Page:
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What Makes Italian Wine So Good?

Mary Ross
Posted by Mary Ross on Apr 14, 2021

 

Italy is still our favorite wine import, outpacing second place France in both dollars and volume, according to Wine Business Monthly, April 2021. So, what makes Italian wine so good?

Acidity

Like the lemon that’s garnished every seafood dish you’ve ever ordered in every restaurant ever, the acidity in Italian whites is the perfect foil for seafood and lighter dishes prepared with lemon; think fried calamari or chicken roasted with lemon and dill.

Fried CalamariThe acid of red wine is tannin, also rich in coffee. If astringent bitterness is your thing, you take your tannin straight - coffee black and a red wine cocktail. But pair tannin with fat – like coffee with cream and red wine with red meat – you’ve got yourself a chewy, smooth mouthful.

These qualities in Italian wine, and all wine, come from 4 simple variables: the grape, the soil and climate the grape was grown in and the culture (such as winemaking), that bring them all together.

Italian AlpsIn this case, the cold climate of the Alps – home to many Italian whites – encourages grapes to hold onto their acidity while ripening. For reds, it’s the soil. Italy’s mountainous soil is basically one 750-mile-long rock. Like the expression “to get blood from a stone,” vines have barely enough water to survive. Grapes undiluted with water are packed with flavor and texture, including tannin. So much tannin in fact, that wines with a history of repaying the investment are reserved for years in barrel, allowing tannin to relax; these wines are labelled Riserva.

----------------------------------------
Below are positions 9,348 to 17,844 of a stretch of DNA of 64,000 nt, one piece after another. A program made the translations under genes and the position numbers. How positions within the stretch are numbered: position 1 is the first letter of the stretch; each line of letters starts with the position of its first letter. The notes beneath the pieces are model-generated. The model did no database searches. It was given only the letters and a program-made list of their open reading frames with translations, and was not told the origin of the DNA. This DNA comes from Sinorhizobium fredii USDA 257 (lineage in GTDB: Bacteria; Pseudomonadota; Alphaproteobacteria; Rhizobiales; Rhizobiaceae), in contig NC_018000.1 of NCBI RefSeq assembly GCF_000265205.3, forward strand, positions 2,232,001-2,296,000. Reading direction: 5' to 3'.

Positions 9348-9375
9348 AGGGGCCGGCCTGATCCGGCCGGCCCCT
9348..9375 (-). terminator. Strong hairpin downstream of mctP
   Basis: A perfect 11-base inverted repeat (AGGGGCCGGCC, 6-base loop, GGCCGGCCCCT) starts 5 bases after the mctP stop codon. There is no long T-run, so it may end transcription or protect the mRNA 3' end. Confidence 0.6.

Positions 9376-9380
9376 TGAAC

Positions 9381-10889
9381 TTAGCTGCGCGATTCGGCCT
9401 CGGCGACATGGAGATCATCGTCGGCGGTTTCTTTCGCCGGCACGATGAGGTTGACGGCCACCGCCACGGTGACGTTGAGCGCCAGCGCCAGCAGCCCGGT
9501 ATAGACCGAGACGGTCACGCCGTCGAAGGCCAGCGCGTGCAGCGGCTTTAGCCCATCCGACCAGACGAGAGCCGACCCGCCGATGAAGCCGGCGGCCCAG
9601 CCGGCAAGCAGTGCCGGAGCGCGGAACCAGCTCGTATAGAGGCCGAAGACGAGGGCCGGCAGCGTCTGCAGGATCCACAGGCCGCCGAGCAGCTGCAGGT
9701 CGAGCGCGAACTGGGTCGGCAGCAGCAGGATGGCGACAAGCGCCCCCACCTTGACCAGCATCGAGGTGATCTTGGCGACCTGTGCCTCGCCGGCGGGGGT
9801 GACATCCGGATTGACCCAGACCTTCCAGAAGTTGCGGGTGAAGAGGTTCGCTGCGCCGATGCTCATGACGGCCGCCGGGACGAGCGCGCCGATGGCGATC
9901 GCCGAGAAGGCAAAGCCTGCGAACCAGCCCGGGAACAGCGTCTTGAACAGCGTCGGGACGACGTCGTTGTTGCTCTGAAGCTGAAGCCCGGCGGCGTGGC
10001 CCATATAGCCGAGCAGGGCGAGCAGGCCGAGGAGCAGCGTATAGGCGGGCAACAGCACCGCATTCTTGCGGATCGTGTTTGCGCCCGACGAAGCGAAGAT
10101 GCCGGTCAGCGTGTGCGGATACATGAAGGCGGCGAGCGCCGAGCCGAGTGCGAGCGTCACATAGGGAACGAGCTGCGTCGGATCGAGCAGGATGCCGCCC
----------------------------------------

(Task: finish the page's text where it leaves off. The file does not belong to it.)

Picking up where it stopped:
Speaking of packed with flavor…

Fruit

As delicious as sour, bitter and astringent sound, they wouldn’t make for popularity (go figure!) without fruit flavor and texture to round out hard edges. Good thing, then, that Italy boasts plenty of sunshine – especially at high elevations - to fully ripen fruit flavors.

Italian Vineyard

They’ve Got a Lot of Laws

Italian wine laws cover just about any wine style anyone would want to make and if not, the Italians just come up with another law. In 1992, for instance, when producers rebelled against new laws for Chianti, the government came up with Indicazione geografica tipica (IGT), a loose translation being: something about the wine indicates that it’s typical of a certain geographic region. If it seems vague, it’s supposed to be. Compare IGT to Italy’s main wine law Denominazione di Origine Controllata (DOC), the operating word being “control”. Unlike France, whose wine law was the template for the DOC, Italians are free to experiment with new grapes, new production techniques, new flavors, just about anything the producer (and paying customer) desire.

 

Mangia, mangia!

There’s a reason America’s most famous Italian shop is called Eataly, not Opera-tly or Talking-with-Your-Hands-aly. Eating – and eating well – is Italy’s pride, with dishes claimed by each region, often by individual cities. So, the Abruzzo region boasts of their meat skewers Arrosticini, served with regional wine, Montepulciano d’Abruzzo, of course. In the city of Florence, Bistecca Fiorentina is heralded as the world’s finest steak, especially served with the local Chianti Classico or Brunello di Montalcino wine. With millenia of eating and drinking, winemakers and chefs have learned to work together and all well-made Italian wines are crafted to pair with food.

Bistecca FiorentinaConsidering Italian wine’s current popularity, you may be surprised that until the 1950’s, most Italian wine was plonk, more-or-less drinkable and cheaply-made, costing less than the straw-wrapped bottles they were sold in. To learn the trigger of Italy’s modern quality, please join us this Saturday April 17 at 5pm CST for a virtual Italian wine tasting of three prominent styles, with discussion of Italian wine terms and tips to pairing Italian wine with international cuisine. 

Register now

 

Topics: wine classes, Wine, wine tasting, Italian, Wine & Spirits

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